In response to this set of ideas Anne Wareham has included in her garden a number of jokes about gardens. These are of a subtler, indeed in the 17th-century sense of the word “wittier” kind than the artistic, visual jokes of Judy Wiseman. Anne Wareham is very concerned with exposing some of the confusions of our current ideas about what is “natural” or “wild”. So she plants tulips in her “wild flower meadow”, mentioning- and we suspect this is the key- that “large daffs of the public roundabout type would have made the thinking point just as well as the tulips, but I’m only prepared to play these games if they add to the pleasure of looking at the garden.”

Elsewhere she has a “natural” planting of bluebells, buttercups and poppies – the traditional flowers of the countryside – but instead of using field poppies she has used oriental ones. At the aesthetic level it works very well, with the same glowing primary colours, but it is a lovely humorous reminder that “natural” is not natural; that mowing and weeding and care and knowledge are needed to get this relaxed result. To make the point Anne Wareham also has a formal garden: a proper “room” enclosed by clipped yew hedges, laid brick paths and six rigorously rectangular brick-edged raised beds in which she grows massed “wild flowers” – the traditional field flowers, blue cornflowers and field poppies – cavorting as “garden” species.

Wareham manages her area of woodland in the same spirit. It is carefully designed not to look as a woodland “used to look” when it was coppiced or had animals grazing through it. “It looks like most of us think woods used to look. Making things look natural is a vastly underrated skill.” And then, in the depths of this pretend natural environment, Wareham pulls the plug on you – attached to some of the trees are little enamel plaques with poems on them; a 1-metre(3-foot) long lizard made of enamel disks like scales crawls up a tree; and in a glade in the magic forest a television set sits on a tree stump inviting viewers.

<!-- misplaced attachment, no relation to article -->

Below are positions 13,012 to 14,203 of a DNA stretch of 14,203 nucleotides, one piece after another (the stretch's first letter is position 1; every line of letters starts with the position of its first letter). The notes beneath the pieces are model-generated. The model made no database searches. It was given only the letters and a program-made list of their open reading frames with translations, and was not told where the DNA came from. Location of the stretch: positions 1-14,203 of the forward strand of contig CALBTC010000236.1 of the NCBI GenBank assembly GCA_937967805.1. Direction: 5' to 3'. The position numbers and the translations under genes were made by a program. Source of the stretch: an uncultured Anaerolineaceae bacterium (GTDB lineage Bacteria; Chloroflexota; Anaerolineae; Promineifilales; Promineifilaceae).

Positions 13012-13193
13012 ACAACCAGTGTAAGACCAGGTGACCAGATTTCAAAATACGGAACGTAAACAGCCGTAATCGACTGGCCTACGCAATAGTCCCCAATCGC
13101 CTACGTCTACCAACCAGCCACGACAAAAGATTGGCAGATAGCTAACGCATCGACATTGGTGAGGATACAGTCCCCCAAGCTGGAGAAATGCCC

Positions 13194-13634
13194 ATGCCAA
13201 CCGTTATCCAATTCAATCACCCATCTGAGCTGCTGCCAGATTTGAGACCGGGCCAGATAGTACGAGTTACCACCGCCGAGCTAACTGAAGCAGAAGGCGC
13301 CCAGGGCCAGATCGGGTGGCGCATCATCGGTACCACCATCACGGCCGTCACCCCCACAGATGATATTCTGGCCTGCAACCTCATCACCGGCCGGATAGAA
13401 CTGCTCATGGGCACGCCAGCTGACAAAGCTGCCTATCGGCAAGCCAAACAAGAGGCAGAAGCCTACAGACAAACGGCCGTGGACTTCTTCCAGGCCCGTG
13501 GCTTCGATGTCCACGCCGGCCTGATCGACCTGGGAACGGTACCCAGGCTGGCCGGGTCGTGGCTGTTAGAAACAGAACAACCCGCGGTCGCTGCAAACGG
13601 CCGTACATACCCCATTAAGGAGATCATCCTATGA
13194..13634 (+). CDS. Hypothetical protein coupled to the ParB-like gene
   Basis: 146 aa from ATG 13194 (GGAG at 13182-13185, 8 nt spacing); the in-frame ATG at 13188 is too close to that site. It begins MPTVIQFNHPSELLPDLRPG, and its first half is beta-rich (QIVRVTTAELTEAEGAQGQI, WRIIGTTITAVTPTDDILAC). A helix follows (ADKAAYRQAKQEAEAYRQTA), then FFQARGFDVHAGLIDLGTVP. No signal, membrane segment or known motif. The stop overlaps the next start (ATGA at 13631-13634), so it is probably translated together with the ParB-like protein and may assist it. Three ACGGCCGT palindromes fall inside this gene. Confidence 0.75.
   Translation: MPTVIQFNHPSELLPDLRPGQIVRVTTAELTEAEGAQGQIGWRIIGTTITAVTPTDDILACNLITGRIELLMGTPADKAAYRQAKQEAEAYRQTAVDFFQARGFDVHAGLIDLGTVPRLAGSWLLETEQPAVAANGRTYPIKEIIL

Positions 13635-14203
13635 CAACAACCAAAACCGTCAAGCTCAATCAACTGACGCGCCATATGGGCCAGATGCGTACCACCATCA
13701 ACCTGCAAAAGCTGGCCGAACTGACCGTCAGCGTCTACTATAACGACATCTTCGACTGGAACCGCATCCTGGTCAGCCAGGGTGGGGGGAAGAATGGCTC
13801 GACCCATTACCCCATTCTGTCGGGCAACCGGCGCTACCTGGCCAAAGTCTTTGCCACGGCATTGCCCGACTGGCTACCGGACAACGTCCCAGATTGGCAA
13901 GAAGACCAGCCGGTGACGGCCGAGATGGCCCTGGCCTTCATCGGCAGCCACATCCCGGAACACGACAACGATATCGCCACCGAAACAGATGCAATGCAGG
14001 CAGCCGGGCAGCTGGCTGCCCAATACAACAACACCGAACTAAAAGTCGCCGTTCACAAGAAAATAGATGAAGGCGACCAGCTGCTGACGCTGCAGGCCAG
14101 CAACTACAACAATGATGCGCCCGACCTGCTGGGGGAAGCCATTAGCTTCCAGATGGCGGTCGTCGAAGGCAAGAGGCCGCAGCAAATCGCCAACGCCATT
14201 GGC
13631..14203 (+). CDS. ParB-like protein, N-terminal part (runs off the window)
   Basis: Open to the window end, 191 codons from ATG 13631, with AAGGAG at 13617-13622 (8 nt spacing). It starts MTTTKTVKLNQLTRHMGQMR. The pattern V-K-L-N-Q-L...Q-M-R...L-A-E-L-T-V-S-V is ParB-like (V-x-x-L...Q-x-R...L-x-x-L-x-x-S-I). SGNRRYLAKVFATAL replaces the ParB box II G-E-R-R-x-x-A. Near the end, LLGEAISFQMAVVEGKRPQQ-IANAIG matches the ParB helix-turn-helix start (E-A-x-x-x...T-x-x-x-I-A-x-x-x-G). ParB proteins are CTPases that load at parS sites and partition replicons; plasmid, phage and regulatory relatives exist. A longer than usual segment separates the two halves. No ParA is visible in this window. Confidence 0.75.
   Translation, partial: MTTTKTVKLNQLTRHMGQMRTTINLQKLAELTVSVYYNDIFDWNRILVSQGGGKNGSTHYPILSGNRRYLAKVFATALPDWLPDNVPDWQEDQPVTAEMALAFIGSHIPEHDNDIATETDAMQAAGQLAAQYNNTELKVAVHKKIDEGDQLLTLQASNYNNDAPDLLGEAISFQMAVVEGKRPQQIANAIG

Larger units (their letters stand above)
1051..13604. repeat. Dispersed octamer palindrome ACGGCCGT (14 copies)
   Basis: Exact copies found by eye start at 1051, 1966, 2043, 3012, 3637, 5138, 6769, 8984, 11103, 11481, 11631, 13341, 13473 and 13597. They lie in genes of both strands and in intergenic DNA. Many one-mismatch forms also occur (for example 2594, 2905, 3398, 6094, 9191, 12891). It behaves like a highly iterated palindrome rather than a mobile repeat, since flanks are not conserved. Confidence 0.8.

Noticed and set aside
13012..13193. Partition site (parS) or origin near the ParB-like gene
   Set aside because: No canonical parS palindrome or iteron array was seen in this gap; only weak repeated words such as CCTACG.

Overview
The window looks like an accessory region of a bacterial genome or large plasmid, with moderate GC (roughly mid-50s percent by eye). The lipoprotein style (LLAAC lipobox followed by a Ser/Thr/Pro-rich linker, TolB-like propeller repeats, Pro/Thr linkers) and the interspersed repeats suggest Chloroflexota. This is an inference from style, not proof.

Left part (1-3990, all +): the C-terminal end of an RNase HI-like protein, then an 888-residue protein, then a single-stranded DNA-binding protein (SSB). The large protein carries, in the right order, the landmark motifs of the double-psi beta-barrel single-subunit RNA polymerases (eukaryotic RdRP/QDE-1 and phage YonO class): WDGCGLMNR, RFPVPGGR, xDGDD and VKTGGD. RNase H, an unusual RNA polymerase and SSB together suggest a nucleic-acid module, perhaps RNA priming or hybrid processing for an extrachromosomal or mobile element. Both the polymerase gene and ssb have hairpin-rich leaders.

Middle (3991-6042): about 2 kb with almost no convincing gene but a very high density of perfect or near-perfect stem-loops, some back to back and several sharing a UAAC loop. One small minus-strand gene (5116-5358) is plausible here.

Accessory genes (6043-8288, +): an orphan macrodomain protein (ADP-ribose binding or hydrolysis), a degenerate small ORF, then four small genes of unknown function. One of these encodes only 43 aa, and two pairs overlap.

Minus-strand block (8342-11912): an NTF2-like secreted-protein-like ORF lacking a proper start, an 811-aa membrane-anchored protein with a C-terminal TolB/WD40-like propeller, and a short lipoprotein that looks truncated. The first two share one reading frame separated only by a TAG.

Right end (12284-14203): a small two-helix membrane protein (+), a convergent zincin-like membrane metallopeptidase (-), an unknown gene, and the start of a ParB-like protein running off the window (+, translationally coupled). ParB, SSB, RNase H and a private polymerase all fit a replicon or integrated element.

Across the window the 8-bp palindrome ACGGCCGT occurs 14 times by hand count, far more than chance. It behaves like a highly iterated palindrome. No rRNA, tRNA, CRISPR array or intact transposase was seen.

You have to be “in the know” to get these complex jokes, but there is nothing wrong with “in-jokes” (providing their humour is not predicated on the idea that other people’s ignorance is in itself funny), especially at the moment when so many of us have had our intellectual sensibility dumbed down by a century of debate about the natural versus the formal, conducted as though there is a simple and unambiguous distinction.

The television in the woodland is a very simple joke: it is the humour of incongruity which is, and always has been, a potential source of laughter. Moreover, it has the marked advantage of being relatively cheap to introduce into the garden – while many of the best garden jokes require either considerable artistic and creative skill or a substantial financial outlay, placing a broken television in a wood requires little effort or money.

But even when the chosen objects are not free or almost free, they still require little design or hard landscaping commitment. You get a great deal for your outlay. The effect is so simple – or seems to be, there are snags – that it is quite remarkable that this device is not used more often. A moment of incongruity not only makes people smile, but also makes them look at the garden afresh, makes them see better.

Anne Wareham tells a rather interesting story about a small child in her woodland who discerned in the plaques and ornaments clues to a treasure hunt, or trail, although none had been intended – his eyes alerted he started to look at the whole garden in a new way, noticing details in perfectly natural plants and structures that he would never have seen without the original artifice. The incongruity of enamel plaques in woods, of television sets in glades, woke up his mind and with it his eyes to the “natural” environment in an entirely fresh manner. ( Pages 55-57)

These extracts are from Gardens of Illusion by kind permission of the author, Sara Maitland.